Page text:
Experimental transmission of Bartonella henselae by the cat flea

Bruno B Chomel, Rickie W. Kasten, Kim Floyd-Hawkins, Banghee Chi, Kazuhiro Yamamoto, Jill Roberts-Wilson, A. Nikos Gurfield, Rachel C. Abbott, Niels C Pedersen, Jane E. Koehler

Research output: Contribution to journalArticle

432 Citations (Scopus)

Abstract

Bartonella henselae is an emerging bacterial pathogen, causing cat scratch disease and bacillary angiomatosis. Cats bacteremic with B. henselae constitute a large reservoir from which humans become infected. Prevention of human infection depends on elucidation of the natural history and means of feline infection. We studied 47 cattery cats in a private home for 12 months to determine the longitudinal prevalence of B. henselae bacteremia, the prevalence of B. henselae in the fleas infesting these cats, and whether B. henselae is transmitted experimentally to cats via fleas. Vector-mediated transmission of B. henselae isolates was evaluated by removing fleas from the naturally bacteremic, flea-infested cattery cats and transferring these fleas to specific-pathogen-free (SPF) kittens housed in a controlled, arthropod- free University Animal Facility. B. henselae bacteremia was detected in 89% of the 47 naturally infected cattery cats. A total of 132 fleas were removed from cats whose blood was simultaneously cultured during different seasons and were tested individually for the presence of B. henselae DNA by PCR. B. henselae DNA was detected in 34% of 132 fleas, with seasonal variation, but without an association between the presence or the level of bacteremia in the corresponding cat. Cat fleas removed from bacteremic cattery cats transmitted B. henselae to five SPF kittens in two separate experiments; however, control SPF kittens ho used with highly bacteremic kittens in the absence of fleas did not become infected. These data demonstrate that the cat flea readily transmits B. henselae to cats. Control of feline infestation with this arthropod vector may provide an important strategy for the prevention of infection of both humans and cats.

Original languageEnglish (US)
Pages (from-to)1952-1956
Number of pages5
JournalJournal of Clinical Microbiology
Volume34
Issue number8
StatePublished - Aug 1996

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Ctenocephalides
Bartonella henselae
Siphonaptera
Cats
Specific Pathogen-Free Organisms
Bacteremia
Felidae
Bacillary Angiomatosis
Arthropod Vectors
Infection
Cat-Scratch Disease
Arthropods
DNA
Natural History

ASJC Scopus subject areas

  • Microbiology (medical)
  • Microbiology

Cite this

Chomel, B. B., Kasten, R. W., Floyd-Hawkins, K., Chi, B., Yamamoto, K., Roberts-Wilson, J., ... Koehler, J. E. (1996). Experimental transmission of Bartonella henselae by the cat flea. Journal of Clinical Microbiology, 34(8), 1952-1956.

Experimental transmission of Bartonella henselae by the cat flea. / Chomel, Bruno B; Kasten, Rickie W.; Floyd-Hawkins, Kim; Chi, Banghee; Yamamoto, Kazuhiro; Roberts-Wilson, Jill; Gurfield, A. Nikos; Abbott, Rachel C.; Pedersen, Niels C; Koehler, Jane E.

In: Journal of Clinical Microbiology, Vol. 34, No. 8, 08.1996, p. 1952-1956.

Research output: Contribution to journalArticle

Chomel, BB, Kasten, RW, Floyd-Hawkins, K, Chi, B, Yamamoto, K, Roberts-Wilson, J, Gurfield, AN, Abbott, RC, Pedersen, NC & Koehler, JE 1996, 'Experimental transmission of Bartonella henselae by the cat flea', Journal of Clinical Microbiology, vol. 34, no. 8, pp. 1952-1956.
Chomel BB, Kasten RW, Floyd-Hawkins K, Chi B, Yamamoto K, Roberts-Wilson J et al. Experimental transmission of Bartonella henselae by the cat flea. Journal of Clinical Microbiology. 1996 Aug;34(8):1952-1956.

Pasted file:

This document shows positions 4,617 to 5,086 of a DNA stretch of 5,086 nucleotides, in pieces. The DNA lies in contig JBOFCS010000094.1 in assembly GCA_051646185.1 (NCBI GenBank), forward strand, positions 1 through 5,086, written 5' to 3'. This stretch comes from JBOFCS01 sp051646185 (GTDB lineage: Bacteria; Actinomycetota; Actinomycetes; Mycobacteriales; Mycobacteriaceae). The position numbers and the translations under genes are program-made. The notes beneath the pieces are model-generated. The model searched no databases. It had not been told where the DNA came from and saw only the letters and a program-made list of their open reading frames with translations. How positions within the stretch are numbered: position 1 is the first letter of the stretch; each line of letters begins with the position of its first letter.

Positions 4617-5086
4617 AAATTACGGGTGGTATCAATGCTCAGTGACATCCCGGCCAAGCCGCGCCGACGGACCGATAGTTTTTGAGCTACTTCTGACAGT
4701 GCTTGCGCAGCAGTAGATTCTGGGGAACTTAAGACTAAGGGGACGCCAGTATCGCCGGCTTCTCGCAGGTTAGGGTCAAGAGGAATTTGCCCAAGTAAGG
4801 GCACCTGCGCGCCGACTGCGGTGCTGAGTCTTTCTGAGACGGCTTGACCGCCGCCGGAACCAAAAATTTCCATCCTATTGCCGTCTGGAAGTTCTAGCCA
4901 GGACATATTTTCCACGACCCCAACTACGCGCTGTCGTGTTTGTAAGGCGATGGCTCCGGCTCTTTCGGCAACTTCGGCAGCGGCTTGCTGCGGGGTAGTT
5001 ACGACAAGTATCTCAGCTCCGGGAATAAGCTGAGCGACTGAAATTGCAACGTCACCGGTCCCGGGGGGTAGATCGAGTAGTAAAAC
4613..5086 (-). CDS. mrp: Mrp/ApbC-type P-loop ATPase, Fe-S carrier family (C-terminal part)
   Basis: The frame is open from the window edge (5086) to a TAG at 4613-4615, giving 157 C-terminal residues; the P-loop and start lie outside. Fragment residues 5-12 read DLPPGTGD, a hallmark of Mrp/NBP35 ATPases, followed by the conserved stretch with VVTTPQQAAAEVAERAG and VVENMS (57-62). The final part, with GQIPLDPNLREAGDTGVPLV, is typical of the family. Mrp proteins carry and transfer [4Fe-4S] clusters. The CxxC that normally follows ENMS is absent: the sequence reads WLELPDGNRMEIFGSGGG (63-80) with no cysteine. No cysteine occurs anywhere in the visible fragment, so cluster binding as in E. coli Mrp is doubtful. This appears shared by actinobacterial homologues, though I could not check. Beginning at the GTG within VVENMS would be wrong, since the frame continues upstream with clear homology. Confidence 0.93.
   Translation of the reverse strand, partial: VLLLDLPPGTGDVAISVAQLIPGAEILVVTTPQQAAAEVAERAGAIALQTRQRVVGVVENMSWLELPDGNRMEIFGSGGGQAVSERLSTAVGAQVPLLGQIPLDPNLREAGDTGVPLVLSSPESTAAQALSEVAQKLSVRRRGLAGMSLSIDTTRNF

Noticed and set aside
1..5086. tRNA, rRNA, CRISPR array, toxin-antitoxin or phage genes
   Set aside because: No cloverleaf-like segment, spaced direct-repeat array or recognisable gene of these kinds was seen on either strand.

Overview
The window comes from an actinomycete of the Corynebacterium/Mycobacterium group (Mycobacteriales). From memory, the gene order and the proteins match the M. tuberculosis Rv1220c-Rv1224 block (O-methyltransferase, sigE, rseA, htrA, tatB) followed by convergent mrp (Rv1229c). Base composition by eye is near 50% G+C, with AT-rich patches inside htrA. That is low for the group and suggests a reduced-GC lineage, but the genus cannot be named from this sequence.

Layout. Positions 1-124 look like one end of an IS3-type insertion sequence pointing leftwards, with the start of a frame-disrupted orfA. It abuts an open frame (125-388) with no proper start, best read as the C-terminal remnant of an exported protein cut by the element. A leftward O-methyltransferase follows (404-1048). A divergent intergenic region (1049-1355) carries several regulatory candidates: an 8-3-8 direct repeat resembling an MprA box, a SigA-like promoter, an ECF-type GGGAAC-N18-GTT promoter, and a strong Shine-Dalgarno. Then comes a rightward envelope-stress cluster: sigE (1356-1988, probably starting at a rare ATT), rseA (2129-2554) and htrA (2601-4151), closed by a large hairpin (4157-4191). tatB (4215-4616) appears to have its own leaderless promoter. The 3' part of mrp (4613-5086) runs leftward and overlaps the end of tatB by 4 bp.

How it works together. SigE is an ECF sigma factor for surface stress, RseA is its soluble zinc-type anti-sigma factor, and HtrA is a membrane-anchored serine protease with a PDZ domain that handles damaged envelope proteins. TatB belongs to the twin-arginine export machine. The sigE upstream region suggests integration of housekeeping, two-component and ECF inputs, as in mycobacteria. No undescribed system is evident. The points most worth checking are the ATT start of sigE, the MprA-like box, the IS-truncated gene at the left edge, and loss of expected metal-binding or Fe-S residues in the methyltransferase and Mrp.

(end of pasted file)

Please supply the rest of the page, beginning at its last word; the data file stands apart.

Chomel, Bruno B ; Kasten, Rickie W. ; Floyd-Hawkins, Kim ; Chi, Banghee ; Yamamoto, Kazuhiro ; Roberts-Wilson, Jill ; Gurfield, A. Nikos ; Abbott, Rachel C. ; Pedersen, Niels C ; Koehler, Jane E. / Experimental transmission of Bartonella henselae by the cat flea. In: Journal of Clinical Microbiology. 1996 ; Vol. 34, No. 8. pp. 1952-1956.
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abstract = "Bartonella henselae is an emerging bacterial pathogen, causing cat scratch disease and bacillary angiomatosis. Cats bacteremic with B. henselae constitute a large reservoir from which humans become infected. Prevention of human infection depends on elucidation of the natural history and means of feline infection. We studied 47 cattery cats in a private home for 12 months to determine the longitudinal prevalence of B. henselae bacteremia, the prevalence of B. henselae in the fleas infesting these cats, and whether B. henselae is transmitted experimentally to cats via fleas. Vector-mediated transmission of B. henselae isolates was evaluated by removing fleas from the naturally bacteremic, flea-infested cattery cats and transferring these fleas to specific-pathogen-free (SPF) kittens housed in a controlled, arthropod- free University Animal Facility. B. henselae bacteremia was detected in 89{\%} of the 47 naturally infected cattery cats. A total of 132 fleas were removed from cats whose blood was simultaneously cultured during different seasons and were tested individually for the presence of B. henselae DNA by PCR. B. henselae DNA was detected in 34{\%} of 132 fleas, with seasonal variation, but without an association between the presence or the level of bacteremia in the corresponding cat. Cat fleas removed from bacteremic cattery cats transmitted B. henselae to five SPF kittens in two separate experiments; however, control SPF kittens ho used with highly bacteremic kittens in the absence of fleas did not become infected. These data demonstrate that the cat flea readily transmits B. henselae to cats. Control of feline infestation with this arthropod vector may provide an important strategy for the prevention of infection of both humans and cats.",
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